I am designing the back-end to a SOAP web-service and have a question about how I am thinking of doing it.

I am going to go with a simple layered design which consists of 3 separate layers.

Layer 1 -> Layer 2 -> Layer 3

Layer 1 : Will implement the SOAP skeleton interface, so this will be the main entry point of my application. This layer will pull data from the SOAP request and pass it to the business logic layer as a business object. It will get back business objects from the business logic layer with which it will populate a SOAP response.

Layer 2 : Business logic layer that implements the business logic behind the web-service. It will be passed data from Layer 1 and interact with Layer 3, the DAO layer.

Layer 3 : DAO layer which will preform CRUD operations on my DB.

With populating SOAP response objects in my code, the implementation might be a bit messy in Layer 1, so I came up with the following 3 options.

Option 1 - Three layers is enough, any more layers would be overkill. SOAP objects are always going to be messy looking, just get over it.

Option 2 - Create an extra layer between Layers 1 and 2. This layer would take data from the SOAP request, populate a business object which it would then pass to the business logic layer. This would keep the methods in Layer 1 neat and tidy. It would look something like this :

Layer 1  ->  SOAP Request   ->  Layer 1.A  ->  Business Object  ->  Layer 2
Layer 1  <-  SOAP Response  <-  Layer 1.A  <-  Business Object  <-  Layer 2   

Option 3 - Do not create any more layers. Simply create a utility object with a method that takes a SOAP request and returns a business object. I could then pass the business object to Layer 2. The same utility object could then be used in Layer 2 to pass a SOAP response back to Layer 1. Or does this approach kind of blur the lines and make my design less modular?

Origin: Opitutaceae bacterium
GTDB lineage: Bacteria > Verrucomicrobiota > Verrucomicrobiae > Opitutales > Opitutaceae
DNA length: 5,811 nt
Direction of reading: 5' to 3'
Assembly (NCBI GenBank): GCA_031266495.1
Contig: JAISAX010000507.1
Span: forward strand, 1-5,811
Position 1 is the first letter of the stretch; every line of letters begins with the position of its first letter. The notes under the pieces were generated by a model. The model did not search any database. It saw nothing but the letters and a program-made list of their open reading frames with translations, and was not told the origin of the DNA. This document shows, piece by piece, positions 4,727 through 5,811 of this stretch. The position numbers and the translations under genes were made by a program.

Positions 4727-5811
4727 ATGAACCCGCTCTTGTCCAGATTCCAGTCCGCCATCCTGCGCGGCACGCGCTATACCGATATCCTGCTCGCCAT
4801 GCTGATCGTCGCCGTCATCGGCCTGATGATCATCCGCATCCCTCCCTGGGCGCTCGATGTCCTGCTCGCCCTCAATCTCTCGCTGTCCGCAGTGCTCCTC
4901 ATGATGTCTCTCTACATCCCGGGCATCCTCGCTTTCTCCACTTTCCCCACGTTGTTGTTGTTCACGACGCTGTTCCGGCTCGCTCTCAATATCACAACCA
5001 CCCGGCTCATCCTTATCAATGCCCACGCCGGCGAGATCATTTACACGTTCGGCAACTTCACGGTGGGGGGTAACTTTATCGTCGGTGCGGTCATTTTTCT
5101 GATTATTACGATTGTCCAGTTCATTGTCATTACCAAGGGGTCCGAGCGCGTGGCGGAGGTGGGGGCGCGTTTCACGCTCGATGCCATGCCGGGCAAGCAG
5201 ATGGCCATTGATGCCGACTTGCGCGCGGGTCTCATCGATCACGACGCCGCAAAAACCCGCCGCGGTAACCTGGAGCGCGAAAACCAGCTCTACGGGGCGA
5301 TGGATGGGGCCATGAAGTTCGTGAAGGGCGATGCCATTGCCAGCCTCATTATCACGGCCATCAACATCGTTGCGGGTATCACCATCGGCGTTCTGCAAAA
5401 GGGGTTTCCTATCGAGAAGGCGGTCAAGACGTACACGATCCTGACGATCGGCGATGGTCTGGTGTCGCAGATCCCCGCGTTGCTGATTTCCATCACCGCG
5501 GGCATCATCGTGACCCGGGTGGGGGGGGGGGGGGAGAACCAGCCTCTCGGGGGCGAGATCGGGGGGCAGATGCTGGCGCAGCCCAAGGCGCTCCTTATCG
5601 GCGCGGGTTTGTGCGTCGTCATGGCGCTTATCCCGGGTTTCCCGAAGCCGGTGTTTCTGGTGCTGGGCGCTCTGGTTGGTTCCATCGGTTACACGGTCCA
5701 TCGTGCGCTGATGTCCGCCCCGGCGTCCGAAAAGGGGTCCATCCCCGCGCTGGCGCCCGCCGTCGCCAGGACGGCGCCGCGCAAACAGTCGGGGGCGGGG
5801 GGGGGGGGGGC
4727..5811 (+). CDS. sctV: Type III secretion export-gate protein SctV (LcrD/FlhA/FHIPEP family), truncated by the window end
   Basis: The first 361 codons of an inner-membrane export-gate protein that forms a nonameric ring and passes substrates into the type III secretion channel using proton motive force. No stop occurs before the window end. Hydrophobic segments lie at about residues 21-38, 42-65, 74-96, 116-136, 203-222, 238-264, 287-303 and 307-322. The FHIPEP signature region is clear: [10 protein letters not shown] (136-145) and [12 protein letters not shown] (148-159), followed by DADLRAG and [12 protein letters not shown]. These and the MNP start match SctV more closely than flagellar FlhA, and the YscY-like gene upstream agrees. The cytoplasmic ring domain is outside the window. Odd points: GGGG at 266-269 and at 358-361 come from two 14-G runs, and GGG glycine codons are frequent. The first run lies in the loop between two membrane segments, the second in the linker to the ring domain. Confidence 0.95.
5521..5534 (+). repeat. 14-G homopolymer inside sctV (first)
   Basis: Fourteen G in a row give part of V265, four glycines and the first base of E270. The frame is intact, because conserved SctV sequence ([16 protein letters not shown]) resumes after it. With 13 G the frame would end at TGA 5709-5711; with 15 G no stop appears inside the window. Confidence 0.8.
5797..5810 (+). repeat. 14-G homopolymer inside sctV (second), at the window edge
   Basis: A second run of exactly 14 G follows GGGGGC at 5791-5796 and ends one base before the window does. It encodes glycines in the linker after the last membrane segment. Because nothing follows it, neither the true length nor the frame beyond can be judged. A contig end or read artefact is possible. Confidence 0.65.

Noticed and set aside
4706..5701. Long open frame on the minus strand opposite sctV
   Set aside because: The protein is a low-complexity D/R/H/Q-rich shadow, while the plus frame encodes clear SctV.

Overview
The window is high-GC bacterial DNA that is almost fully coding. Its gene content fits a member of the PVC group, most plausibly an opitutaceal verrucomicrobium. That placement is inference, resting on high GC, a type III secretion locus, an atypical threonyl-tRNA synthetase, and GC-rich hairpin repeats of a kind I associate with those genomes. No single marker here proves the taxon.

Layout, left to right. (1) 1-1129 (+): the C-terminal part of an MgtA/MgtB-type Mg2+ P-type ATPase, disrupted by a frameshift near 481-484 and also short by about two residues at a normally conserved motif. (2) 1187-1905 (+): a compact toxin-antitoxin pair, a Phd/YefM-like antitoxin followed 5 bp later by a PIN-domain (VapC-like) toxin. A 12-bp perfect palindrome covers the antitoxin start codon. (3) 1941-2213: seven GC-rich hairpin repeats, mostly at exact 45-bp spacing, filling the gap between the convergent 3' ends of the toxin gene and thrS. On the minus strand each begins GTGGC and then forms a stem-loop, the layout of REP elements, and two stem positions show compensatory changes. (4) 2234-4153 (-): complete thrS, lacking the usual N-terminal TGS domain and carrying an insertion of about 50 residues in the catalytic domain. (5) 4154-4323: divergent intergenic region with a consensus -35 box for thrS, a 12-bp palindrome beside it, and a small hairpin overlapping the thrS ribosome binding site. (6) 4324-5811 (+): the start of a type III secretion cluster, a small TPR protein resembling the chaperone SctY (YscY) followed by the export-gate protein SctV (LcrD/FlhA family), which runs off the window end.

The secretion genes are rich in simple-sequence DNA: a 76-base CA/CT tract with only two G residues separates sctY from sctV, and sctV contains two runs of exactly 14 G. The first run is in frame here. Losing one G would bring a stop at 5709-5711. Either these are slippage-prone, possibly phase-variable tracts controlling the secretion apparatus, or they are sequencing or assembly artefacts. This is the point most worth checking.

1 Answer 1


It depends on what you might potentially share layer 2 with. If most of your back end systems operate on business objects, it makes much more sense to have the data converted to a business object before passing it off to your other systems. Both conversion and simple pass-through will work, but in the absence of any strict requirements I would suggest whichever is more conceptually local to your current systems. This is primarily for maintainability reasons.

Including an extra layer depends on if you expect to include multiple operations/endpoints on a single call. The extra layer decouples the SOAP request from the operations, allowing flexible mix/match and request dispatch based on identification without putting that in the web service layer. It can be very useful if you can't treat all requests the same, for whatever reason(different source, load balancing, etc.). If you don't expect that at all, you should be fine to design for the limited per-call case and nix the extra layer.

In either case, I would recommend making the transformation process into a utility object. It doesn't 'cost' you very much, and I find/use our front-end to xml utility all over the place. (We have a plethora of front end formats/channels we accept on, but consolidate to a single xml format for use internally.)

  • "We have a plethora of front end formats/channels we accept on, but consolidate to a single xml format for use internally" - yeah, in essence that's it. I could not agree more. @T-Pane: Plan for change, especially when you start with bloaty SOAP. Here's how to do it.
    – JensG
    Commented Mar 27, 2014 at 20:39

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